The Lizzard Kings featuring Charles Ponder – Jim Crow’s Shadow
11 songs – 37 minutes
The Lizzard Kings have been playing around Memphis since the mid-1990s, with the occasional break for a few years. The band has long been based around guitarist and primary songwriter Wally B Ford (all the songs on Jim Crow’s Shadow were written by Ford and Eddie Dattel), although the latest version of the band assembled around 2017 with the addition of Charles Ponder as front man.
Kicking off with the classic blues-rock groove of “Love Shuffle”, Ponder’s sultry voice fits in perfectly as Adam Levin’s organ floats nicely between the vocal lines. It is immediately apparent that these boys know what they’re doing. The Lizzard Kings comprise Ponder on lead vocals, Ford and Steve Seligman on guitar, Tim Goolsby on bass and Dwayne Caudill on drums and percussion. They are joined by a variety of guests on different tracks, including Brad Webb on slide guitar, Levin on piano and organ, Taylor Orr and Jesse Branstetter on guitar, Eric Hughes on harmonica, Carl Woolfe on alto and soprano sax and Daphne Greenleaf and Melissa Van Pelt Johnson on backing vocals. This ensures a diversity of colours can be added to each song. Webb’s slide guitar and Johnson’s haunting backing vocals contribute an earthiness and life to the title track, while Wolfe’s alto sax on “Curve Appeal” emphasizes the bounce in the music and the humor in the lyrics.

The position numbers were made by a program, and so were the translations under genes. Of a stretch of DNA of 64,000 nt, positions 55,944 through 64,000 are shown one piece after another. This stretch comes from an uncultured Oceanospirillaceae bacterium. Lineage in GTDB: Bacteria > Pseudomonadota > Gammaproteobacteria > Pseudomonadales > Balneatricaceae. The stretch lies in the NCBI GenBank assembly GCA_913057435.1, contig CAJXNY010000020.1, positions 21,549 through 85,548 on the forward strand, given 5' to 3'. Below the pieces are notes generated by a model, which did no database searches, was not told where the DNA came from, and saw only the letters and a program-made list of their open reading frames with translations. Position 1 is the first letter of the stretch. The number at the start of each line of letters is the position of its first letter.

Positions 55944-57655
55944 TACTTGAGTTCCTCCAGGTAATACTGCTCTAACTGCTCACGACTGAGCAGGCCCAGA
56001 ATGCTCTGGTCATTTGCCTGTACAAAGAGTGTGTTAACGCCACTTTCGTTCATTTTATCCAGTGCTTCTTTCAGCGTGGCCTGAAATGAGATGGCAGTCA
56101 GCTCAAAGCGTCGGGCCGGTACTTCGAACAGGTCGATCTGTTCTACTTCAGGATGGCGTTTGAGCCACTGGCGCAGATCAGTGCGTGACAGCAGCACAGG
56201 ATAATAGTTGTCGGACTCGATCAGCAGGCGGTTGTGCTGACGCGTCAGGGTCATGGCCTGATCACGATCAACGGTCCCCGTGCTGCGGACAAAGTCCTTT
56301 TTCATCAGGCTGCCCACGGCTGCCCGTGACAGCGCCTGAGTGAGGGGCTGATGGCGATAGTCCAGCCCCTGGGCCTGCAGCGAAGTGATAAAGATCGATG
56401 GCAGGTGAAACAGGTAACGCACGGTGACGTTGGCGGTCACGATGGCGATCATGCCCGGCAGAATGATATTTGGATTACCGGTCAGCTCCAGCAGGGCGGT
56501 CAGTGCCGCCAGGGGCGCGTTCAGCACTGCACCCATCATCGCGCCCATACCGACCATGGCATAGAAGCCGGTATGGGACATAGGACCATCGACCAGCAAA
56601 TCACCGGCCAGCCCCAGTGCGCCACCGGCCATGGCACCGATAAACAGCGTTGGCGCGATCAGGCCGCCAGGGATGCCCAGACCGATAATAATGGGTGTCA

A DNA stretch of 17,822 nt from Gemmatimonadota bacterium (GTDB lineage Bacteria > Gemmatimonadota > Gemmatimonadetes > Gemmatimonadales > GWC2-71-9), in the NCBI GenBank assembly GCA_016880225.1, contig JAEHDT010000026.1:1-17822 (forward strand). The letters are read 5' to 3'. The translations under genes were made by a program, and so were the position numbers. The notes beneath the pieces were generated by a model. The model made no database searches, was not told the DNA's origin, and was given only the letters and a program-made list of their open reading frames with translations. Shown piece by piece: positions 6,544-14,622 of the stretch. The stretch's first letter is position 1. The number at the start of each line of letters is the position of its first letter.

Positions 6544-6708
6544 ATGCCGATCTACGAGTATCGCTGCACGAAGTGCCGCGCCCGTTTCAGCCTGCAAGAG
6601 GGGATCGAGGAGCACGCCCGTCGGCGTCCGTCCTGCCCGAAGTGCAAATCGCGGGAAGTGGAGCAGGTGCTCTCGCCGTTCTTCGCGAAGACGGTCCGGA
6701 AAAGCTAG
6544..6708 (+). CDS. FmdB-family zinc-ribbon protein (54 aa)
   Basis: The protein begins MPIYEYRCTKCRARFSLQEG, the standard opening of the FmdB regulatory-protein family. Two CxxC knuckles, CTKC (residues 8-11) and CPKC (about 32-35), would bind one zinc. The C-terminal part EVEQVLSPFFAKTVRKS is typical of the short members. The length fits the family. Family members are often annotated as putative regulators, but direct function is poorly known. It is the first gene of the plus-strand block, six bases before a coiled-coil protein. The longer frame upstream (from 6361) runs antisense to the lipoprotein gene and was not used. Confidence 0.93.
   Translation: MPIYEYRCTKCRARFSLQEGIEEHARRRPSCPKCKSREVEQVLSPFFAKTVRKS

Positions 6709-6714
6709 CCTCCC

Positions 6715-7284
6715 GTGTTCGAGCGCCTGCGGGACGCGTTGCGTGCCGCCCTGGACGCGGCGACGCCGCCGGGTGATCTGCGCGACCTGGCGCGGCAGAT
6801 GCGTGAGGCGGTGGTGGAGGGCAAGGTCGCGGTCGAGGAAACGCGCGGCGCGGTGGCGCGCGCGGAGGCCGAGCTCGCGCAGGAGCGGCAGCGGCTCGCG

Jesse Branstetter’s lyrical, melodic guitar impressively dominates “So Gone, So Long”, while the swinging “Pennsylvania Avenue Blues” benefits from more saxophone from Wolfe and a short but punchy guitar solo from Seligman. Porter’s vocal on the slower “It’s Over Now” is superb, ably supported by a weeping guitar solo from Orr and gospel-style backing vocals from Greenleaf.
Jim Crow’s Shadow is a relatively short album, clocking in at just over half an hour, but it’s a splendid collection of well-written blues-rock songs. The use of five different lead guitarists works really well, with each player bringing something different to the table, offering a broad array of guitar tones and styles, but the song is never sacrificed for the solo. Having said that, Webb’s slide playing on the grind of “Highway Blues” is probably worth the price of admission by itself.
Lyrically, the songs on Jim Crow’s Shadow range from clever twists on traditional themes of love and desire in “Love Shuffle” and “Curve Appeal” to adroit social and political commentary on tracks like “Big Money”, “Black & Blue”, “Pennsylvania Avenue Blues”, the title track and the acoustic “Red, White, Blue & Green” (with nifty harmonica from Hughes).
In addition to writing all the songs, Ford and Dattel also produced the album, with excellent engineering from Kevin Houston at Inside Sounds in Memphis and mastering by Jeffrey Reed at Taproot Studio in Oxford, MS. Jim Crow’s Shadow is top class guitar-driven blues-rock, leaning closer to the blues than to rock. Very impressive stuff.